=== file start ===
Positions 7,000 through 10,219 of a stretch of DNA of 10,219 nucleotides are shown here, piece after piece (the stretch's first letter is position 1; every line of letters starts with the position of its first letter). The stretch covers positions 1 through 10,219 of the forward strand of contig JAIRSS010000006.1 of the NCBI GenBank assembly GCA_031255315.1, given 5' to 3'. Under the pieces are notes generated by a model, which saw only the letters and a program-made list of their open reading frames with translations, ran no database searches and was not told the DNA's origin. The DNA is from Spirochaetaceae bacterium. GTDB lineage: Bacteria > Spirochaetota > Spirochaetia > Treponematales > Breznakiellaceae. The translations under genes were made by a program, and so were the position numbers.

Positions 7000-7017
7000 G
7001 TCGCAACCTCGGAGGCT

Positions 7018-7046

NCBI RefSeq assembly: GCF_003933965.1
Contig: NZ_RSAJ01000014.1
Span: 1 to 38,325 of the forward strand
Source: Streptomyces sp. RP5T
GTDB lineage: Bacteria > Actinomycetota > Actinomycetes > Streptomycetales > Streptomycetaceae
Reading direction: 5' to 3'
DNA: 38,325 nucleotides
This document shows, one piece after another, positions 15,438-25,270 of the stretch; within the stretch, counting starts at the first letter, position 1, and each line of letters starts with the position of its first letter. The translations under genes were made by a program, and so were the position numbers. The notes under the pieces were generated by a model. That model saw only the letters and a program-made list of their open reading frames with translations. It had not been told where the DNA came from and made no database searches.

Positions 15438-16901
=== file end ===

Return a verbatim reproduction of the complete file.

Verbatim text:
Positions 7,000 through 10,219 of a stretch of DNA of 10,219 nucleotides are shown here, piece after piece (the stretch's first letter is position 1; every line of letters starts with the position of its first letter). The stretch covers positions 1 through 10,219 of the forward strand of contig JAIRSS010000006.1 of the NCBI GenBank assembly GCA_031255315.1, given 5' to 3'. Under the pieces are notes generated by a model, which saw only the letters and a program-made list of their open reading frames with translations, ran no database searches and was not told the DNA's origin. The DNA is from Spirochaetaceae bacterium. GTDB lineage: Bacteria > Spirochaetota > Spirochaetia > Treponematales > Breznakiellaceae. The translations under genes were made by a program, and so were the position numbers.

Positions 7000-7017
7000 G
7001 TCGCAACCTCGGAGGCT

Positions 7018-7046

NCBI RefSeq assembly: GCF_003933965.1
Contig: NZ_RSAJ01000014.1
Span: 1 to 38,325 of the forward strand
Source: Streptomyces sp. RP5T
GTDB lineage: Bacteria > Actinomycetota > Actinomycetes > Streptomycetales > Streptomycetaceae
Reading direction: 5' to 3'
DNA: 38,325 nucleotides
This document shows, one piece after another, positions 15,438-25,270 of the stretch; within the stretch, counting starts at the first letter, position 1, and each line of letters starts with the position of its first letter. The translations under genes were made by a program, and so were the position numbers. The notes under the pieces were generated by a model. That model saw only the letters and a program-made list of their open reading frames with translations. It had not been told where the DNA came from and made no database searches.

Positions 15438-16901